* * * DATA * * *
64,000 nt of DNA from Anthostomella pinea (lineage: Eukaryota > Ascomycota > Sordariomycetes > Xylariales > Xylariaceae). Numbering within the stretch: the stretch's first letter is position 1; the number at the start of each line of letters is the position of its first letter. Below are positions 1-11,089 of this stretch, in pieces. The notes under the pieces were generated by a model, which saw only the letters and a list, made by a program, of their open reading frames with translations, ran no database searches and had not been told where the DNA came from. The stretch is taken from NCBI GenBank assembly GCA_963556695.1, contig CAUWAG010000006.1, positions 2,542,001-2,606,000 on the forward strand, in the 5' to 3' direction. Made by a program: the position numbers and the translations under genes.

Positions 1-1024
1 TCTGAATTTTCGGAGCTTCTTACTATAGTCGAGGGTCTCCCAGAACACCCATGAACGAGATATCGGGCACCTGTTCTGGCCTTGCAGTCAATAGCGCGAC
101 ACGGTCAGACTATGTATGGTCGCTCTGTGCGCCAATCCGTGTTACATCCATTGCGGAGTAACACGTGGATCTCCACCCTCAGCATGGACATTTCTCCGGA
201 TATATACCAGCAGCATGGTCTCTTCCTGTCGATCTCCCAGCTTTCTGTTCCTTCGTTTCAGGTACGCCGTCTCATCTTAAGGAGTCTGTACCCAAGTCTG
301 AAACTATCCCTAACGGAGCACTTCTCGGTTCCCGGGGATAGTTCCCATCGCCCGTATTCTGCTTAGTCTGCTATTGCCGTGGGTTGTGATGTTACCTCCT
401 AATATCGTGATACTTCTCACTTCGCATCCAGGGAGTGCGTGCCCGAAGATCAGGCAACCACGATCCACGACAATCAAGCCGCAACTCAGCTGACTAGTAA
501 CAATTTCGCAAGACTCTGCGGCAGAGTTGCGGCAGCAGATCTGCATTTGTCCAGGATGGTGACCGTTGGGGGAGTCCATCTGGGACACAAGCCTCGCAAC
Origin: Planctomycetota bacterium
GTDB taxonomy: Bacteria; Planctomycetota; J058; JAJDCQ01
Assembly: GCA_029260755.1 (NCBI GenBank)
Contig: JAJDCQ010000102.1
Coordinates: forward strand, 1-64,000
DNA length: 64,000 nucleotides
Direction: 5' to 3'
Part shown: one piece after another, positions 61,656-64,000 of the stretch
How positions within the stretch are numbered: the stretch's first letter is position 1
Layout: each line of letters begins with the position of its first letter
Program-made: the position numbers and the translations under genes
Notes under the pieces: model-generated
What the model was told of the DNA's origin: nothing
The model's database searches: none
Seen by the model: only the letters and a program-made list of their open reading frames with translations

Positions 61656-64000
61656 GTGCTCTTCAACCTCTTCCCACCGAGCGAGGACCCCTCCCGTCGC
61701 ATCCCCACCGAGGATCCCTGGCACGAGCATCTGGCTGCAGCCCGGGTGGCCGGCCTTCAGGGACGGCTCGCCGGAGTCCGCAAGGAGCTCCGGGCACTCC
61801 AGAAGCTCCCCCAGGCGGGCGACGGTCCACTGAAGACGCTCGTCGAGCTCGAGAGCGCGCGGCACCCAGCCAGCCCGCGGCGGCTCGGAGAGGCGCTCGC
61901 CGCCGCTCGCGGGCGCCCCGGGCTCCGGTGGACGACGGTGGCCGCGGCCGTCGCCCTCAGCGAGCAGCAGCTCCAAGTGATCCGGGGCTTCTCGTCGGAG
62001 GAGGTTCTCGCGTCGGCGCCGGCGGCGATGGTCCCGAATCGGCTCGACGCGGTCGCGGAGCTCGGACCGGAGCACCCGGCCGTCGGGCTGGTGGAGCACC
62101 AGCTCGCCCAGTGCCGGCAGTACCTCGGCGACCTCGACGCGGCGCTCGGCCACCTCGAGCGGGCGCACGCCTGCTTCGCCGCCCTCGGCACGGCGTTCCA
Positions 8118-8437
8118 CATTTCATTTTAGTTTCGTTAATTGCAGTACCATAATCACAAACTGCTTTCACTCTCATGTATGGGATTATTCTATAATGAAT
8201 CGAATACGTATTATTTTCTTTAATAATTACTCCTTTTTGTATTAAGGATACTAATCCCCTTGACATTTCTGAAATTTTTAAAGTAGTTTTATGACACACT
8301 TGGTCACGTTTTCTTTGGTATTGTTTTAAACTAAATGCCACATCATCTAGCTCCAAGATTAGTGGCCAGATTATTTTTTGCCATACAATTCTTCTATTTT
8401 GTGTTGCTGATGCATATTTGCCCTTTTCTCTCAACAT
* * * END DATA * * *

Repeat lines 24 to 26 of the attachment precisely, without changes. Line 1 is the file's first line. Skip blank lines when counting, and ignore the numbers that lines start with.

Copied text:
Positions 61656-64000
61656 GTGCTCTTCAACCTCTTCCCACCGAGCGAGGACCCCTCCCGTCGC
61701 ATCCCCACCGAGGATCCCTGGCACGAGCATCTGGCTGCAGCCCGGGTGGCCGGCCTTCAGGGACGGCTCGCCGGAGTCCGCAAGGAGCTCCGGGCACTCC